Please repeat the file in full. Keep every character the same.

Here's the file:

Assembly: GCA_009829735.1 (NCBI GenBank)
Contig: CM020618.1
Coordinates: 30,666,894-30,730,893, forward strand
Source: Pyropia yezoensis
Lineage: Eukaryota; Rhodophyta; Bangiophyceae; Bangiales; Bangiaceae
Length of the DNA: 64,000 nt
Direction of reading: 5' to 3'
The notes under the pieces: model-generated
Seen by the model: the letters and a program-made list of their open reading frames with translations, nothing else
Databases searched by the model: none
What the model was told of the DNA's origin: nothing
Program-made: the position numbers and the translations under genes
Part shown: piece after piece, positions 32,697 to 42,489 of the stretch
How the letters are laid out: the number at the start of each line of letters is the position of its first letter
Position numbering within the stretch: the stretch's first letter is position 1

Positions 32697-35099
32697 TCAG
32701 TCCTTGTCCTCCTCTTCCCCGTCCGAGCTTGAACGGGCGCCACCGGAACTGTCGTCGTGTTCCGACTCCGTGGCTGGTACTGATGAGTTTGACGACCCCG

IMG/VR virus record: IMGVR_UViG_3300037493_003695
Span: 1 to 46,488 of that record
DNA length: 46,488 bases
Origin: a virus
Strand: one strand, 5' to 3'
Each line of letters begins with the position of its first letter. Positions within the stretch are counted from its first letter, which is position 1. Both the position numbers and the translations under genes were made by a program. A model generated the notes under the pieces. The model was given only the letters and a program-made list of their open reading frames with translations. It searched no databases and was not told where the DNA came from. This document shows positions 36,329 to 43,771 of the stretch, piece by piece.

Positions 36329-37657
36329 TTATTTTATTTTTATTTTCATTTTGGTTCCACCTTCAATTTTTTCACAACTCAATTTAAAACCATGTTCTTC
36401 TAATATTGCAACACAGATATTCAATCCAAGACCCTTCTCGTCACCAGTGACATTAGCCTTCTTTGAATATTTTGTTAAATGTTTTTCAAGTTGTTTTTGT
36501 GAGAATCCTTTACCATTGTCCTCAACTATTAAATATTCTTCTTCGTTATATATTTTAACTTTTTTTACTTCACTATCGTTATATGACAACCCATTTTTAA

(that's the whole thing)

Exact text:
Assembly: GCA_009829735.1 (NCBI GenBank)
Contig: CM020618.1
Coordinates: 30,666,894-30,730,893, forward strand
Source: Pyropia yezoensis
Lineage: Eukaryota; Rhodophyta; Bangiophyceae; Bangiales; Bangiaceae
Length of the DNA: 64,000 nt
Direction of reading: 5' to 3'
The notes under the pieces: model-generated
Seen by the model: the letters and a program-made list of their open reading frames with translations, nothing else
Databases searched by the model: none
What the model was told of the DNA's origin: nothing
Program-made: the position numbers and the translations under genes
Part shown: piece after piece, positions 32,697 to 42,489 of the stretch
How the letters are laid out: the number at the start of each line of letters is the position of its first letter
Position numbering within the stretch: the stretch's first letter is position 1

Positions 32697-35099
32697 TCAG
32701 TCCTTGTCCTCCTCTTCCCCGTCCGAGCTTGAACGGGCGCCACCGGAACTGTCGTCGTGTTCCGACTCCGTGGCTGGTACTGATGAGTTTGACGACCCCG

IMG/VR virus record: IMGVR_UViG_3300037493_003695
Span: 1 to 46,488 of that record
DNA length: 46,488 bases
Origin: a virus
Strand: one strand, 5' to 3'
Each line of letters begins with the position of its first letter. Positions within the stretch are counted from its first letter, which is position 1. Both the position numbers and the translations under genes were made by a program. A model generated the notes under the pieces. The model was given only the letters and a program-made list of their open reading frames with translations. It searched no databases and was not told where the DNA came from. This document shows positions 36,329 to 43,771 of the stretch, piece by piece.

Positions 36329-37657
36329 TTATTTTATTTTTATTTTCATTTTGGTTCCACCTTCAATTTTTTCACAACTCAATTTAAAACCATGTTCTTC
36401 TAATATTGCAACACAGATATTCAATCCAAGACCCTTCTCGTCACCAGTGACATTAGCCTTCTTTGAATATTTTGTTAAATGTTTTTCAAGTTGTTTTTGT
36501 GAGAATCCTTTACCATTGTCCTCAACTATTAAATATTCTTCTTCGTTATATATTTTAACTTTTTTTACTTCACTATCGTTATATGACAACCCATTTTTAA